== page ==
REVIEW — “The Walk”
Inspiring and surprisingly fun, “The Walk” is a true story that feels like a storybook fable.
Beloved Director Robert Zemeckis has created a number of amazing films over the years, and he’s done it once again. Trailers for “The Walk” don’t do it service, hinting at a potentially boring true story that may contain some epic 3d scenes. Instead we are treated to a wonderful fable, full of fun, humor, and infectious enthusiasm. Joseph Gordon-Levitt’s portrayal of Philippe Petit seems a bit overdone at first, but we are quickly sucked into his energy and playfulness of the film.
Narrating the entire film, JGL tell’s of Philippe’s performance origins in early 1970s France. Black and white, with splashes of color, and a wonderful French soundtrack, this opening act establishes who Philippe is, how he meets his friends, and why he is so driving to stretch his wire between New York City’s new Twin Towers. Once Philippe meets Annie (Charlotte Le Bon), a fellow kindred spirit, the color bleeds back into the film. The next hour of the movie unfolds like a very unconventional heist movie. Accomplices are gained, plans made, skills honed. Phillippe’s raw talent needed to be refined, his showmanship improved. To do this he turned to an old master wire-walker, “Papa Rudy”, played with relish by Ben Kingsley. In fact, all of the performances in “The Walk” shine with joy. It’s a film full of likable characters that are all perfectly cast.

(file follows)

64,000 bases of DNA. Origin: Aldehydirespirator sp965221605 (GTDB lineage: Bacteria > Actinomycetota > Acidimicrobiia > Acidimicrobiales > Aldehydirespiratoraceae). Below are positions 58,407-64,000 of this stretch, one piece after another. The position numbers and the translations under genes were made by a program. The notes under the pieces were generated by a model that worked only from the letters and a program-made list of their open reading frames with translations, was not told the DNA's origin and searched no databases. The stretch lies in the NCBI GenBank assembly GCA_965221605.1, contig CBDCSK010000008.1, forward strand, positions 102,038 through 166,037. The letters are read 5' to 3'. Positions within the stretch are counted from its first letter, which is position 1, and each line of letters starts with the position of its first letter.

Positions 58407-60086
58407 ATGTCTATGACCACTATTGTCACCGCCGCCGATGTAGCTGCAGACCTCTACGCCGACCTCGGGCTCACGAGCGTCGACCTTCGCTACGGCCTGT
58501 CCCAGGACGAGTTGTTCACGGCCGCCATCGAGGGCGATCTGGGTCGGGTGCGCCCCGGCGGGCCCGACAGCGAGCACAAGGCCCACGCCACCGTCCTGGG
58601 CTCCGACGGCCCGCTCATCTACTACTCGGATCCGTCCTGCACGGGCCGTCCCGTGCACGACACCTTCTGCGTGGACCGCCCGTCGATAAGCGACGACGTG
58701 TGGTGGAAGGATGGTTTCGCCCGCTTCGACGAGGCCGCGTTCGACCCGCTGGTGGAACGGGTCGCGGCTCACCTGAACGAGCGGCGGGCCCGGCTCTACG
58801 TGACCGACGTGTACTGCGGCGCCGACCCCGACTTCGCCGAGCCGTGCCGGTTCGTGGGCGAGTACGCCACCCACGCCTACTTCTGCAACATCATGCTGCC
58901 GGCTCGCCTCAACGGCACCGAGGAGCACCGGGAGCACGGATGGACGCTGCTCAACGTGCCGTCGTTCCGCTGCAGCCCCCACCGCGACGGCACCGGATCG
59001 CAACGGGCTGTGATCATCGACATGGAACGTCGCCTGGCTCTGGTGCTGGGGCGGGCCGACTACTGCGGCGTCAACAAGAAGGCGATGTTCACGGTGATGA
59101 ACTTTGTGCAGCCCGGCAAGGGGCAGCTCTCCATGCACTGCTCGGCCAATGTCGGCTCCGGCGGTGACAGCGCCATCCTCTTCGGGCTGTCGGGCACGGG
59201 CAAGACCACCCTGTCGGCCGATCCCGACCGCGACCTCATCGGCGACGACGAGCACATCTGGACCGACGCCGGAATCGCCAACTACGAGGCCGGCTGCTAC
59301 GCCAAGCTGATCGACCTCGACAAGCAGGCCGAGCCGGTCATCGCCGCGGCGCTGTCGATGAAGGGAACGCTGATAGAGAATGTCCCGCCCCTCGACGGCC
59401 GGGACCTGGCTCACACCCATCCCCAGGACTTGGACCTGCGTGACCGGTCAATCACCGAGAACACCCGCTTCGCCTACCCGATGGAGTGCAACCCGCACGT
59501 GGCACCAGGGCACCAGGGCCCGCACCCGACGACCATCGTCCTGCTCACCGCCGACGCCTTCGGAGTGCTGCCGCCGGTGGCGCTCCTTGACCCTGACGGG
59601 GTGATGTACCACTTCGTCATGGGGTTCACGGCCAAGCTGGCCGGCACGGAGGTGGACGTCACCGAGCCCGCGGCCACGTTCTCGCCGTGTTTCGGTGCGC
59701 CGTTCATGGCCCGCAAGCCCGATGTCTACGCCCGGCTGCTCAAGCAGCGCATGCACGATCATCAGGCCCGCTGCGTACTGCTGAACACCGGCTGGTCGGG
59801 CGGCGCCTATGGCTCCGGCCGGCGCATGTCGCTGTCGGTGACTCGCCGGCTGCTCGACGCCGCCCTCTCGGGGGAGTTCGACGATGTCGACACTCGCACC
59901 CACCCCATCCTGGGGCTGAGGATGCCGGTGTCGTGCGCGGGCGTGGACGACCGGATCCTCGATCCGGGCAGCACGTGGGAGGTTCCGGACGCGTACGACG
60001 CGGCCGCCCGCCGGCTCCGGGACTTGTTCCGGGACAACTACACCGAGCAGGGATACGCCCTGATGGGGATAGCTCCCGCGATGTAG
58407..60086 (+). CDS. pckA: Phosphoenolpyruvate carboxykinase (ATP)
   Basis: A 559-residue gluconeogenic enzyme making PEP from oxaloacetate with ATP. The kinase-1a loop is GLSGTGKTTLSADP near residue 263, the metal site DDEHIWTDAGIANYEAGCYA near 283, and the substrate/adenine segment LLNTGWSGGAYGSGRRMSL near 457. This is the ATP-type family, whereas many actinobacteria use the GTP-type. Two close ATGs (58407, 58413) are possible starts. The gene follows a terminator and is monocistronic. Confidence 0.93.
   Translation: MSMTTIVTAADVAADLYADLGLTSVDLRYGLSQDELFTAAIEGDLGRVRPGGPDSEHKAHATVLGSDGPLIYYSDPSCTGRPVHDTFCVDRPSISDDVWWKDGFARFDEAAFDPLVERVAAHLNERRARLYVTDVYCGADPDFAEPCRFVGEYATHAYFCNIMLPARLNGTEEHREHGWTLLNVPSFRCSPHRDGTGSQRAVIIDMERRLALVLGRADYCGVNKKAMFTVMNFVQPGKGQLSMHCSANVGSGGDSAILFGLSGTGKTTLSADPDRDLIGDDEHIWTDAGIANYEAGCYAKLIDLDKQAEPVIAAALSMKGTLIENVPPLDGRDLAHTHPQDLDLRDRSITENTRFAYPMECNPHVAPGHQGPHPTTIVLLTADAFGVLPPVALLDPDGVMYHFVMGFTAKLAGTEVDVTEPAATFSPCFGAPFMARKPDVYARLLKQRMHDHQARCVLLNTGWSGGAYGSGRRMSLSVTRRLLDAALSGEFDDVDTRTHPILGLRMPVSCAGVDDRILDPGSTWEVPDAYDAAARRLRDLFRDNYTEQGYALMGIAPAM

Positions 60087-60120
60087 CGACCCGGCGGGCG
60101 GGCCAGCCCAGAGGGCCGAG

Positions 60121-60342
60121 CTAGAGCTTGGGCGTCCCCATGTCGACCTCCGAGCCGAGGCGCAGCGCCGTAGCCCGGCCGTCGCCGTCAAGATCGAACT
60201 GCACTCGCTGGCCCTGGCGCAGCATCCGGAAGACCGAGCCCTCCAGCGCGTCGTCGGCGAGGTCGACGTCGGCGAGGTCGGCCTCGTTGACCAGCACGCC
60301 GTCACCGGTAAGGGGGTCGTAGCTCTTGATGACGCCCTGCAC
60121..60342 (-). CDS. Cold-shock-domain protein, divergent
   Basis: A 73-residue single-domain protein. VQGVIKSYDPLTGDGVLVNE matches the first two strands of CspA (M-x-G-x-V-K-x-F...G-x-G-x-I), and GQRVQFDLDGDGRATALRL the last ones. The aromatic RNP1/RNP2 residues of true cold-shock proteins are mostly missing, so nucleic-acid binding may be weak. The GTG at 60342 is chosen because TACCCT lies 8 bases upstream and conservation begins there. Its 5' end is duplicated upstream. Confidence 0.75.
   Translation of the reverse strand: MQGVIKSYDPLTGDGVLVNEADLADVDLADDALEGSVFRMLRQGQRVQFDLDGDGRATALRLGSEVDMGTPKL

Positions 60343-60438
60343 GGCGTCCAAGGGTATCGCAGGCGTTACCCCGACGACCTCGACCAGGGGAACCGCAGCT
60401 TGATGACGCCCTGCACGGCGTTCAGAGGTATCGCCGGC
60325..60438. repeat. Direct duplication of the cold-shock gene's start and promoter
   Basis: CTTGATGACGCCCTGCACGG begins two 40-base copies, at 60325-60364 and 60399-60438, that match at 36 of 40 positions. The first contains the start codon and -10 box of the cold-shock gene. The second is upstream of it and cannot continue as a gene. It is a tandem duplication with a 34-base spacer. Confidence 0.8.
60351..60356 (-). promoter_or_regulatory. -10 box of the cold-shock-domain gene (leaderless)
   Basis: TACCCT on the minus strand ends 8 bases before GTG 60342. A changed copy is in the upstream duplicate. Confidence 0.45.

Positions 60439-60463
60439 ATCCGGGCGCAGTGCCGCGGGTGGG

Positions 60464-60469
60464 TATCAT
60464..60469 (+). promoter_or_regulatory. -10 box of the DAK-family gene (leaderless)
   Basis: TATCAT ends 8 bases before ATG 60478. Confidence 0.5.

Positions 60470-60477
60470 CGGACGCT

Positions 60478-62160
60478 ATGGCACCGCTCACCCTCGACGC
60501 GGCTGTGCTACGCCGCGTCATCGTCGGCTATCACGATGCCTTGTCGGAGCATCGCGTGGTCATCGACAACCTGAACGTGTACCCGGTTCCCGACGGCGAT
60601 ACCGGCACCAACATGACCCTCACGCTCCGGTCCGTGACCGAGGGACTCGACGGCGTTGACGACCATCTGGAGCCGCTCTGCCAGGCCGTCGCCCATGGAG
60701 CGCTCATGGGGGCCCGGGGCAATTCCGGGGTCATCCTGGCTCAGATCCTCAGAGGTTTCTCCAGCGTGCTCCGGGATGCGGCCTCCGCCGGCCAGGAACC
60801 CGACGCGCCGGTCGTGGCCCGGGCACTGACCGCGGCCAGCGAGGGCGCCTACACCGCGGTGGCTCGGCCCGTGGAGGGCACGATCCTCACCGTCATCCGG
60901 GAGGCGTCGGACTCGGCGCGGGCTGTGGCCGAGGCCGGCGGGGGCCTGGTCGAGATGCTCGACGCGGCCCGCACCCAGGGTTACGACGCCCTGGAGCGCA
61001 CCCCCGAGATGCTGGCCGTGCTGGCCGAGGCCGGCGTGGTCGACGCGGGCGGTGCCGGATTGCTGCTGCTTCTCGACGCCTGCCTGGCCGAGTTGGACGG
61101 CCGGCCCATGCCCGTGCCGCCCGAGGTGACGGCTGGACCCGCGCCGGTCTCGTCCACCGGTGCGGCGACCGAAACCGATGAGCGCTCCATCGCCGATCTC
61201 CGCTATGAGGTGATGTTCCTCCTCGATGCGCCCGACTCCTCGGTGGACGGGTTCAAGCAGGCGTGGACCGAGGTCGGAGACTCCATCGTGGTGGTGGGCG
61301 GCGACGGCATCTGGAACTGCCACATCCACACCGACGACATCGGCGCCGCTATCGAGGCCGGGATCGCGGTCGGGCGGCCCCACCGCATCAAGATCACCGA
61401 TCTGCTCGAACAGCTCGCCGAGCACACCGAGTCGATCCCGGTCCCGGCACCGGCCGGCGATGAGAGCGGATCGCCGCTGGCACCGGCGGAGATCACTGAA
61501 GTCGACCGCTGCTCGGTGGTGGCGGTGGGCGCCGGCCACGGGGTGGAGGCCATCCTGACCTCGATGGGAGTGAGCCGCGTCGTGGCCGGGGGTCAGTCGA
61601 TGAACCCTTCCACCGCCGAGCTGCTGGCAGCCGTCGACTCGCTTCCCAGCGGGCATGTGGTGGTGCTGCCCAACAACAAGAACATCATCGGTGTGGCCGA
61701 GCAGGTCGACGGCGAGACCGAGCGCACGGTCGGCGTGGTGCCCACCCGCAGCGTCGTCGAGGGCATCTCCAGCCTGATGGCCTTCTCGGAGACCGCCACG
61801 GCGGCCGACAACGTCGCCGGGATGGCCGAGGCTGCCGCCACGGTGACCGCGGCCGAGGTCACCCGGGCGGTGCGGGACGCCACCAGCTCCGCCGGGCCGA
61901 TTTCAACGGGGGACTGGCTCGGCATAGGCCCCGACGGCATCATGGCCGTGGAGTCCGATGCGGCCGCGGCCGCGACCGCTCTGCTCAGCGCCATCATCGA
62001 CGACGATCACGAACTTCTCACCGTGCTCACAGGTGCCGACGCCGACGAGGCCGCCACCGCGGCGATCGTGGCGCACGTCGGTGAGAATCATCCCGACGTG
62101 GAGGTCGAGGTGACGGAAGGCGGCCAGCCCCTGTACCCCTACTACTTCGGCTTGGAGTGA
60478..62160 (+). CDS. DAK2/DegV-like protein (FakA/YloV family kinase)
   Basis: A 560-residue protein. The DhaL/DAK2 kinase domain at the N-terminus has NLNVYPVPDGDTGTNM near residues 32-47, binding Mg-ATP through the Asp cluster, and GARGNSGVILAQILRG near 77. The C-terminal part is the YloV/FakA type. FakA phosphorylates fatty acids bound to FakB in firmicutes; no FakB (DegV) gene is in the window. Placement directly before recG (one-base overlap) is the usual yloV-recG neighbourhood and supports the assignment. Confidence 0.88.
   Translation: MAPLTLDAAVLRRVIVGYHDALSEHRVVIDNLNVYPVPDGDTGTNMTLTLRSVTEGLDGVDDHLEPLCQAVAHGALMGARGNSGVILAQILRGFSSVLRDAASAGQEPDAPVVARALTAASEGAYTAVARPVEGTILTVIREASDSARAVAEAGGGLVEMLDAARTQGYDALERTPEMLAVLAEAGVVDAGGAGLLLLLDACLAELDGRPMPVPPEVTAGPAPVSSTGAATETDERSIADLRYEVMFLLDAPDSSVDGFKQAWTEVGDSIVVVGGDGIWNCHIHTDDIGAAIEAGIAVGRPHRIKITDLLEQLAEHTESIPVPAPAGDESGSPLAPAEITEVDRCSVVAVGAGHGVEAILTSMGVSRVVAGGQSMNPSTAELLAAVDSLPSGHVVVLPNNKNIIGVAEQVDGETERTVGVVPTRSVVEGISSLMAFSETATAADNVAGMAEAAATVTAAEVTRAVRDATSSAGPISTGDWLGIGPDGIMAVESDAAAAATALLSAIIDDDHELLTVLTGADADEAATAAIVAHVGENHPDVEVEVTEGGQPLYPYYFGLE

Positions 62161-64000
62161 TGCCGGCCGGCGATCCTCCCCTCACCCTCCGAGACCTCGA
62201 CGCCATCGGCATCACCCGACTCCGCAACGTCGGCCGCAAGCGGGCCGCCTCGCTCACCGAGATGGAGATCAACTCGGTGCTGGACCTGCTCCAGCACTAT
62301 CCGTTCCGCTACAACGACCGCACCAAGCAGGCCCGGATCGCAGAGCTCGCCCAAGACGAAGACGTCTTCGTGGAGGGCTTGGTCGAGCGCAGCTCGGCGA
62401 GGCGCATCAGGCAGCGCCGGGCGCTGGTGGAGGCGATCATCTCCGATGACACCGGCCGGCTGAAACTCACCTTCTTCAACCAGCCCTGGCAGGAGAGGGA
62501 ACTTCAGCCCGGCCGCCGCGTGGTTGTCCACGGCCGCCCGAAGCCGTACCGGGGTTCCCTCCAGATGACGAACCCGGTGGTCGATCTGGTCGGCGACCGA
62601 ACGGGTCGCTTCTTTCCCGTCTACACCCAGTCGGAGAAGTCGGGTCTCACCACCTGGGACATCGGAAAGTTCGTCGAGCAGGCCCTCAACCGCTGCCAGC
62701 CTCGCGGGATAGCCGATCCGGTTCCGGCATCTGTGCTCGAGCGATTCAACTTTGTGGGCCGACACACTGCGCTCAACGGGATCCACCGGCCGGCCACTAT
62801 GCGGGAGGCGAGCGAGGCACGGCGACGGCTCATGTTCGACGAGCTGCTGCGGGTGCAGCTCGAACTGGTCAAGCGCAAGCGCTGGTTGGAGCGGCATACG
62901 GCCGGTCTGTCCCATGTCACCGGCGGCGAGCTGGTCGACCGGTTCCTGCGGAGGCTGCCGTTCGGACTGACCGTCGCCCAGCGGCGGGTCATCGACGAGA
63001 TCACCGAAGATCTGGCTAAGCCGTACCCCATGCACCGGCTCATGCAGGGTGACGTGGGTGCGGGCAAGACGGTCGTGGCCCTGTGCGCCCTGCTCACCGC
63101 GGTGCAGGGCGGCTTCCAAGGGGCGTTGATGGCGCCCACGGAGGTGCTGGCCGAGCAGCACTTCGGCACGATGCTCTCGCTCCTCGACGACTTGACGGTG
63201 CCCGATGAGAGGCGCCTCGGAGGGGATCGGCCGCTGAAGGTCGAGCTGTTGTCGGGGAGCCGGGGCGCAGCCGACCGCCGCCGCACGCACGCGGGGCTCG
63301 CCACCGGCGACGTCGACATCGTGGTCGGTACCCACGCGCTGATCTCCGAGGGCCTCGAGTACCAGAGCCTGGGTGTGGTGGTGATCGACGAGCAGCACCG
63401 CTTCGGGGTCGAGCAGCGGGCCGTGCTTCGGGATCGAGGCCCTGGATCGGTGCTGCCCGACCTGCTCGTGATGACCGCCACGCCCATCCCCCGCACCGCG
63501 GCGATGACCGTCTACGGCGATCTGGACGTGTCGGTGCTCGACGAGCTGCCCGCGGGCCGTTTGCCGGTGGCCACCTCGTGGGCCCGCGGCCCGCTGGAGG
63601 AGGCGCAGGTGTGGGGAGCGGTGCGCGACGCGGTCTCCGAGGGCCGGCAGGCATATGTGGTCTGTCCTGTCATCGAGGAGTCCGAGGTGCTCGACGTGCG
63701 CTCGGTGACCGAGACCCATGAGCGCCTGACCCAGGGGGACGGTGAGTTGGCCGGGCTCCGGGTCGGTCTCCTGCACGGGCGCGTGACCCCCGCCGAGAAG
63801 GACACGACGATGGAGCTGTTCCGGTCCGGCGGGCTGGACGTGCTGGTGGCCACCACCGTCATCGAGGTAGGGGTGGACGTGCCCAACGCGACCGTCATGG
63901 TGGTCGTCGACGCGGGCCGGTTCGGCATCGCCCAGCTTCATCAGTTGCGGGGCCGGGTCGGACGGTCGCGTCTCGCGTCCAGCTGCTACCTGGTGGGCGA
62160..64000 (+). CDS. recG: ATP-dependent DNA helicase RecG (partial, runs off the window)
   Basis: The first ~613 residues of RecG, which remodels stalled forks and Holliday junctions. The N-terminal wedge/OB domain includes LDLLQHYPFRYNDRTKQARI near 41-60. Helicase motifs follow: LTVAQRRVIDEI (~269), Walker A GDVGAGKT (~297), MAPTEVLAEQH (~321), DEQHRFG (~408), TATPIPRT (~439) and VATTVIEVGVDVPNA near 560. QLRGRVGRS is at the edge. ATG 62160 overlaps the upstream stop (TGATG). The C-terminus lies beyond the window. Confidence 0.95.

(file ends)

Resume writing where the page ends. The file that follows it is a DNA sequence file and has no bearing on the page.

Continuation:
Zemeckis is a rare director who uses special effects to enhance his stories, and not just a gimmick for trailer fodder. Sure, there are plenty of gratuitous FX shots in “The Walk”, particularly vertigo inducing 3D imagery, but they truly add to the experience and storybook feel. It’s remarkable just how fun this movie is. A near constant layer of wry humor is present throughout. Another surprising aspect is how it’s an homage, or love note, to the Twin Towers of the World Trade Center. Yes, it’s obvious they play a major part in the story, but they are in the background of many shots, and a lot of time is spent discussing how the citizens of NYC feel about these monuments. As JGL utters his final line, and the film slowly fades out on the towers, lit with the golden setting sun, a wave of bittersweet admiration passes of the audience.
“The Walk” is out in IMAX theaters now, and opens in standard theatres next Friday. (10/9/15) If there ever was a movie to see in 3d Imax, this is it. Don’t miss out!
4 out of 5 Stars